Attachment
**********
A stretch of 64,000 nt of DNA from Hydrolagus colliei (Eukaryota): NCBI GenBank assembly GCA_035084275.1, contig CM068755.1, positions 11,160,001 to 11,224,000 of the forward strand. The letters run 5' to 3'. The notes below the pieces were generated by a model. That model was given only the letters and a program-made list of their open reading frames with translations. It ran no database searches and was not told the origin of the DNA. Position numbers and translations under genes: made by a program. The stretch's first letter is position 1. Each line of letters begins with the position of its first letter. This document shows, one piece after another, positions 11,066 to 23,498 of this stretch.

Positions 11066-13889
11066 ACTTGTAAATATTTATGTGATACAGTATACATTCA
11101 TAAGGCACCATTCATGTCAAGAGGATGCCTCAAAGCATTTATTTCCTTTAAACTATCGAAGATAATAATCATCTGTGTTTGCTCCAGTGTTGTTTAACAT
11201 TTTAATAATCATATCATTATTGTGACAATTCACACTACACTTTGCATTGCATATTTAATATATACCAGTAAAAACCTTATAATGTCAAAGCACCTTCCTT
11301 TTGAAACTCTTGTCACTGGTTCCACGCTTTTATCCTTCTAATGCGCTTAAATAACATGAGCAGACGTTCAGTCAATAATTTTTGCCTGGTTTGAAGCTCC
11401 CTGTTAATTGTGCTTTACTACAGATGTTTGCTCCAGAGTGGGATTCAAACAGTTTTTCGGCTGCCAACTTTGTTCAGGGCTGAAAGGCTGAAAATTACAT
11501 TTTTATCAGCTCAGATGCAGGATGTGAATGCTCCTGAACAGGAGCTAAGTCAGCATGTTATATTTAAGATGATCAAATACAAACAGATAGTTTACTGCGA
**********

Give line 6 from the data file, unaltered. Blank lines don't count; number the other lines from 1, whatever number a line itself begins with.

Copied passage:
11301 TTGAAACTCTTGTCACTGGTTCCACGCTTTTATCCTTCTAATGCGCTTAAATAACATGAGCAGACGTTCAGTCAATAATTTTTGCCTGGTTTGAAGCTCC